0 votes Thank Flag Link Sat Jun 7, 2008
A low ball offer is one that really angers the seller. They can work against you sometimes. You just need to decide what type of strategy you are going to go in with. You may end up losing a home you really love.
Web Reference: http://getprequalified.com
0 votes Thank Flag Link Sat Jun 7, 2008
Michelle, Your question was quite simple: what is considered a lowball offer. you didn't say you were buying or selling or whether a lowball was effective in a given marketplace or anything else. You received a lot of good, if unsolicited advice and a wide range of responses. They didn't strike me as being motivated by the fact that Realtors work on commission. Go back and read them again and if you want advice that is better suited to your particular situation, you need to get much more specific. I engaged in 42 sides of transactions last year. I am always very aware of whether I'm working for the Buyer or Seller and give advice accordingly that reflects the realities of the current marketplace. Most Realtors I know do the same but knowledge & skill levels vary. The web is a good place to begin gathering information but it is no substitute for a trusted professional who can help you interpret and understand information and how it pertains to your situation.
P.S. My office is located in Gurnee and I believe you are getting inaccurate info on selling prices vs. listing prices if you think the ratio is 84%. That information is readily accessible thru the MLS and it is consistently in the mid 90's. Whatever site you are using or how you are accessing the info is not accurate and basing decisions on mis-information is not in your best interest. Good Luck.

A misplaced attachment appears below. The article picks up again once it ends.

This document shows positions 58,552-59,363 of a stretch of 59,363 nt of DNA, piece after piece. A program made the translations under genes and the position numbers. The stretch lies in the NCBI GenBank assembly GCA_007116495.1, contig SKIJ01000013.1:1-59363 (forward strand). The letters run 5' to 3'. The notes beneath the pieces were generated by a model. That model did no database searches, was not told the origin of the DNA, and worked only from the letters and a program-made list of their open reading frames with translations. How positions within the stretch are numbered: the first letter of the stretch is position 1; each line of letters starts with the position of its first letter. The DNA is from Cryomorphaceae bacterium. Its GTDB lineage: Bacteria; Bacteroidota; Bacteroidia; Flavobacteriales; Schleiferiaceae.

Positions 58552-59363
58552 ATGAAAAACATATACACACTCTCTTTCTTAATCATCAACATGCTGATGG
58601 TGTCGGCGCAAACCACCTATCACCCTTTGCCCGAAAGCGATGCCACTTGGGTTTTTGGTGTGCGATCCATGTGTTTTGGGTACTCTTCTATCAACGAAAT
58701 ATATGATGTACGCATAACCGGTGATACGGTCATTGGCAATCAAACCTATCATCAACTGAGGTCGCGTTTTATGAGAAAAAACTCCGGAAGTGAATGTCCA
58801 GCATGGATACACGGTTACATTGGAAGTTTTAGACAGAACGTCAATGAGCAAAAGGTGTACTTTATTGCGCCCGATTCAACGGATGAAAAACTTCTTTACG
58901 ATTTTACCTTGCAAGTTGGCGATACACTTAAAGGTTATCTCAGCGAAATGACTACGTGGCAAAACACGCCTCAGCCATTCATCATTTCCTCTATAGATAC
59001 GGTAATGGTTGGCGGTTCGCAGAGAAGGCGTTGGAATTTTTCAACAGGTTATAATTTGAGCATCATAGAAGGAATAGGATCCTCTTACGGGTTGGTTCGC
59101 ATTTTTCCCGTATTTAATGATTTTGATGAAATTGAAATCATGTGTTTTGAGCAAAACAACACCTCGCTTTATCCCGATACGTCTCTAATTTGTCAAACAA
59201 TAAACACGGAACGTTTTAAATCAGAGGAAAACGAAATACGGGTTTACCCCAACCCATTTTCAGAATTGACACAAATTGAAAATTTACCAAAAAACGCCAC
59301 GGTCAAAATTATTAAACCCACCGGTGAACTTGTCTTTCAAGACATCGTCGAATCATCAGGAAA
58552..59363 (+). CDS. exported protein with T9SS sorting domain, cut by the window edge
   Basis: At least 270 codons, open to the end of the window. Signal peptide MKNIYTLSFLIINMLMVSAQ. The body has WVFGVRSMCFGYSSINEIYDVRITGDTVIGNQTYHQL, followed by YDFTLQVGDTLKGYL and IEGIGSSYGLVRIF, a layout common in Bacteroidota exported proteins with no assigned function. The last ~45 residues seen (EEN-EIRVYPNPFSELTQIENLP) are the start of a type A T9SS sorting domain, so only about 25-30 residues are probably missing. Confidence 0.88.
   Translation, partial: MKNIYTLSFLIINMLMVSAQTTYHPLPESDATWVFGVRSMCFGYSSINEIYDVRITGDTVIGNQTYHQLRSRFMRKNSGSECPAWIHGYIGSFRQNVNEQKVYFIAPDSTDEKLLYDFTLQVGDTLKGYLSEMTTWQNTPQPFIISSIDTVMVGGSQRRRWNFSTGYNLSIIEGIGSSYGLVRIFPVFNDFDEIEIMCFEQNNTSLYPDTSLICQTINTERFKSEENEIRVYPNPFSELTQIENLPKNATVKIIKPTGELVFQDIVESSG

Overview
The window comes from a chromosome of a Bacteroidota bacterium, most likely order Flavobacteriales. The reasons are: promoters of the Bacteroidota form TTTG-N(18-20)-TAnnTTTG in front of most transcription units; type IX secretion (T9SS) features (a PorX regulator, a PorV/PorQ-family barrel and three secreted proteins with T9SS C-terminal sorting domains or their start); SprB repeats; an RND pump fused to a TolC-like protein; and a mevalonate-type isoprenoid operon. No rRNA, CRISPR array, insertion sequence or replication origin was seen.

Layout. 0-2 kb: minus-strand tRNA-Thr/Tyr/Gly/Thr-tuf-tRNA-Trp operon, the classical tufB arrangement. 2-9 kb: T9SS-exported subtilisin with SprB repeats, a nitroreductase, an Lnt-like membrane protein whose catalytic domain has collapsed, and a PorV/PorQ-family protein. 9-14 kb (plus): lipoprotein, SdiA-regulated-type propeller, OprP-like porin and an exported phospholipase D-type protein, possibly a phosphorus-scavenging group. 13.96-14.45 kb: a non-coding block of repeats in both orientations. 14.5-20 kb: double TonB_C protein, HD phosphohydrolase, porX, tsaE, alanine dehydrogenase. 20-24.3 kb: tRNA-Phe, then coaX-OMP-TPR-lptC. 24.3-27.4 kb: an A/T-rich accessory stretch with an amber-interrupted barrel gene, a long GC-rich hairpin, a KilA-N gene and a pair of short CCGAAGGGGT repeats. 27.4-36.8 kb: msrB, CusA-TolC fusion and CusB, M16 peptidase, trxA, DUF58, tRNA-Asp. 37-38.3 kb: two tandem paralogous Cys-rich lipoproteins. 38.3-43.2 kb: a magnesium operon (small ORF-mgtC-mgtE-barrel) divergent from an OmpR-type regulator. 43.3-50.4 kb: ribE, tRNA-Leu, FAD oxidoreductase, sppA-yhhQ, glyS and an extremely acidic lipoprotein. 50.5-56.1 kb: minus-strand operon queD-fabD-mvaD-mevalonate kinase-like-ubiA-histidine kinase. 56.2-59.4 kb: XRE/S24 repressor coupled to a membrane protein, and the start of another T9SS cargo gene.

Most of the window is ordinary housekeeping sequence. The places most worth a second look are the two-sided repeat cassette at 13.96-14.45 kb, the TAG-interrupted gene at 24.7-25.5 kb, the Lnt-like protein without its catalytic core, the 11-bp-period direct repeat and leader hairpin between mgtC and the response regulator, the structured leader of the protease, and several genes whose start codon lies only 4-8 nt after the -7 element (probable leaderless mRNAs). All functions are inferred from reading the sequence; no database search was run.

0 votes Thank Flag Link Sat Jun 7, 2008
I see many of the realtors gave an answer you would expect from people who make their commissions based on a percent of the selling price. Why would a buyer start with an offer of only 4-6% less than the asking price? Unless you are buying in a "hot" market, with multiple bidders, that is too high for the starting offer!

Check online websites to see what homes have been selling for RECENTLY, say since the beginning of this year. I have used the sellers tools on the Baird Warner website and find it very useful. Each month they give you a report on homes sold during the previous month, as well as the last 30 homes sold where you are looking.

We are looking in a northern Illinois suburb, not too far from Gurnee (where the question was asked), and average sale price over the past 3 months has been about 84% of list price. Two-thirds of homes sold in the suburb we are looking at sold for LESS THAN 90% of list price. So, as a buyer where we are looking, we would be overpaying to begin the negotiating at 94% or 96% of list price.

We recently sold a home in Michigan for 25% less than we had put into it- that was $100,000 we lost in only 2 years of owning the home. It was only 8 years old and in perfect condition- very unlike the homes we are seeing here in Illinois. But it was the price the market could bear and we knew we had to keep the buyer or they would move on.

Realtors have a duty to educate the sellers as to what homes are really selling for. Buyers are educating themselves and will not over pay in this market. There is an over supply of homes in almost every market. Buyers can and will walk away and bid on the house down the street.

Sure, starting your bid at 20-25% below list could be considered a low-ball offer. Understand the market you are buying in and place your bid accordingly.
0 votes Thank Flag Link Sat Jun 7, 2008